Arts & Entertainment

This Woven Rattan Armor Is What Social Distancing Should Feel Like

‘Well-Distance-Being’ reminds you to be present while social distancing.
IMAGE Karen Eloot and Pieter Vanoverberghe
Comments

No handshakes. No high-fives. No hugs. No holding hands with your honey. No kisses from Mommy. The new world order requires humans, whether friends, lovers, or foes, to stay at least two meters away from each other. It’s the price we must pay to subdue the invisible enemy, pull down that fat curve, and survive the plague that we probably brought upon ourselves. 

How a Rattan Bubble Reminds You to Smile

Scientists show that reduced physical contact has been effective in preventing the spread of the virus, but the remedy comes at the cost of coldness. Humans are weird creatures. We require cuddles at night, long dinners with friends, or just someone to pat our heads when we feel bad. This imposed division goes against the natural order, and it may have a profound effect on our well-being

Under lockdown in his studio in Belgium, product designer Sep Verboom has been thinking about this a lot. What does social distancing mean? How can it work for social beings like us? The artist poured all his thoughts into “Well-distance-being,” a crazy rattan creation that can be described as two gargantuan baskets worn over the head and around the body so that it forms a self-cage for the pandemic. Think Bubble Boy but chic.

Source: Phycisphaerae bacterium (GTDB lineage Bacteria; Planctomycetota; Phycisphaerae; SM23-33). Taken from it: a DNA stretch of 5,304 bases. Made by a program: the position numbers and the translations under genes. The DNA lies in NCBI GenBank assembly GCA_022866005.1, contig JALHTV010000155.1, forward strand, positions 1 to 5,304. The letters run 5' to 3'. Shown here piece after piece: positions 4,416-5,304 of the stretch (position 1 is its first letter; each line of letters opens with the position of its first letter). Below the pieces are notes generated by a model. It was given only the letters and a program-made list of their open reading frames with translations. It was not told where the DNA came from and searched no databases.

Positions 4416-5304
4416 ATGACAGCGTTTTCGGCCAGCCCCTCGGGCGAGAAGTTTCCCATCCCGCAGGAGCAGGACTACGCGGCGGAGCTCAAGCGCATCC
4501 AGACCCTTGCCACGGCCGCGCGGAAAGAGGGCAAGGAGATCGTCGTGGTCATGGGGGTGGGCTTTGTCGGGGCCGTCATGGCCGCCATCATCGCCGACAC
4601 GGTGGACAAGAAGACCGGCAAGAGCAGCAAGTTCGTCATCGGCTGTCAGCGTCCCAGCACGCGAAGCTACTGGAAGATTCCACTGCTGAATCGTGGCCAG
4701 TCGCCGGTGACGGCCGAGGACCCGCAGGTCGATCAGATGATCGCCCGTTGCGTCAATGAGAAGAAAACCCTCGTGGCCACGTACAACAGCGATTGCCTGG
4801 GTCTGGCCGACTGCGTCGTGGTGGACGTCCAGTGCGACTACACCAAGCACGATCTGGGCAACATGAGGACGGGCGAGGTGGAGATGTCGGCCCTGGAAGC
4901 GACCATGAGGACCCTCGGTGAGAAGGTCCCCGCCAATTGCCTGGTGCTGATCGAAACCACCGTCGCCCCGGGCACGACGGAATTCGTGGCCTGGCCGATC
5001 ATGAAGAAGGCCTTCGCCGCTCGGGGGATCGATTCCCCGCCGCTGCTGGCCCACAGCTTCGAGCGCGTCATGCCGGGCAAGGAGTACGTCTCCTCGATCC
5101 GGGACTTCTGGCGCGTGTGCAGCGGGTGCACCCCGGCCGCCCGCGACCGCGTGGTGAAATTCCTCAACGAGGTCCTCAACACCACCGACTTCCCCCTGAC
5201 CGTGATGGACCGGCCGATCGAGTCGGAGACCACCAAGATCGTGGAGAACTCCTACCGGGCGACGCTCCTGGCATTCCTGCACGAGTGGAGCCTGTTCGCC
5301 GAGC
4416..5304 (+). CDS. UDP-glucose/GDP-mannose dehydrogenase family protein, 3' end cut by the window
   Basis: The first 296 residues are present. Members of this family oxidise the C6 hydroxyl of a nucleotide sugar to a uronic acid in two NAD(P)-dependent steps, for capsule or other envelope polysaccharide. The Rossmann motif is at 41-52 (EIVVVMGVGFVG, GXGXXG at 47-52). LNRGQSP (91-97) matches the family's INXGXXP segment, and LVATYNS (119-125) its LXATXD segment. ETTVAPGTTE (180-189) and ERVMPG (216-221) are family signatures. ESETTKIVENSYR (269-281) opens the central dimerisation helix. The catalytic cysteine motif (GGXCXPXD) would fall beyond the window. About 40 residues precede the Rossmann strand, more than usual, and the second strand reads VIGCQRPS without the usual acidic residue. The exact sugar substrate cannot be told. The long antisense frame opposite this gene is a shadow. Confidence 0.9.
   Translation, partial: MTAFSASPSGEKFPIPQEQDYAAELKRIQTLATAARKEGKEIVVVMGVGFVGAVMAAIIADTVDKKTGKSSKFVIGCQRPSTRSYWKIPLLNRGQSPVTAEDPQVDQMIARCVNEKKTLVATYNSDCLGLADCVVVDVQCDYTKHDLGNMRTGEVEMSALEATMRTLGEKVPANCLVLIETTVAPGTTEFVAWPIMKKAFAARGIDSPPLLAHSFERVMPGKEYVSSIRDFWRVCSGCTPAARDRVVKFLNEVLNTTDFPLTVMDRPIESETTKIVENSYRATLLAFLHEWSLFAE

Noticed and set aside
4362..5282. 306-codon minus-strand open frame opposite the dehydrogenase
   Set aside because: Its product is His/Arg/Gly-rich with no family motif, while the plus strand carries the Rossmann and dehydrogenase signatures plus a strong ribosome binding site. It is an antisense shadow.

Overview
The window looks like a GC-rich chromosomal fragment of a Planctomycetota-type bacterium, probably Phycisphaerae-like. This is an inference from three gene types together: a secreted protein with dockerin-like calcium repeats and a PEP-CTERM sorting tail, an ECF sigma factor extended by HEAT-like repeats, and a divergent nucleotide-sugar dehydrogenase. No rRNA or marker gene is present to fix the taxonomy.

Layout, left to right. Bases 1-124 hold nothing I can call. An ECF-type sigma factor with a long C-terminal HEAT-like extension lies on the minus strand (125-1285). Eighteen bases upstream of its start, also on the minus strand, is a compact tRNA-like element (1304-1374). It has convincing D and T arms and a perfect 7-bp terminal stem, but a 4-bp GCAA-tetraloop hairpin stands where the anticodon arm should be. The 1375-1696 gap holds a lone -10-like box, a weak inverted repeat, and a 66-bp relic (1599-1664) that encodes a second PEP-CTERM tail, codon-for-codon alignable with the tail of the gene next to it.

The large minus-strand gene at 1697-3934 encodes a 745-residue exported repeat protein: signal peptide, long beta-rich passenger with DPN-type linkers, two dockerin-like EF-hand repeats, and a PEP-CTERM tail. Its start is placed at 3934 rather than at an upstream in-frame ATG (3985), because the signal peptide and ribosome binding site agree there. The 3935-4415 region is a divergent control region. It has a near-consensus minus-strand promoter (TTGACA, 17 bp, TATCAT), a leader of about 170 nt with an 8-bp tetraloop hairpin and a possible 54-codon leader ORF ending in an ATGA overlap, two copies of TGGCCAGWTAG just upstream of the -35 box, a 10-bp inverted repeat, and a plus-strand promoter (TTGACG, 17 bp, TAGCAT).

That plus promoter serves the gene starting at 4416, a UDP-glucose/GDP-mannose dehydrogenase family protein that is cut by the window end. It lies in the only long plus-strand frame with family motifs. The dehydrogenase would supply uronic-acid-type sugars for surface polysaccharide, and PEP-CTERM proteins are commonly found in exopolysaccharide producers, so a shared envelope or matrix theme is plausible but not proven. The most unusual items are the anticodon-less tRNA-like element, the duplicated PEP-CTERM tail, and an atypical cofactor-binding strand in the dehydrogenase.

ADVERTISEMENT - CONTINUE READING BELOW
CONTINUE READING BELOW
Recommended Videos
Photo by Karen Eloot and Pieter Vanoverberghe.

“Reflecting on the situation on the streets, where there was a strange and cold atmosphere, there seemed to be a misunderstanding of social distancing,” Verboom muses. “Physical distance should be respected, but that does not mean you should shut yourself from all sympathy or empathy.” The designer created the piece so that “people could understand the concept of physical distance, but still be aware of the importance of smiling once in a while.”

ADVERTISEMENT - CONTINUE READING BELOW

Why You Need to be Warm While Distancing

“Being” was created for the United Nations Call Out To Creatives, an initiative that seeks to uplift people during the crisis with art. For his piece, Verboom wanted to promote the feeling of being warm and present, the opposite of distancing. And its unusual form simply does the trick.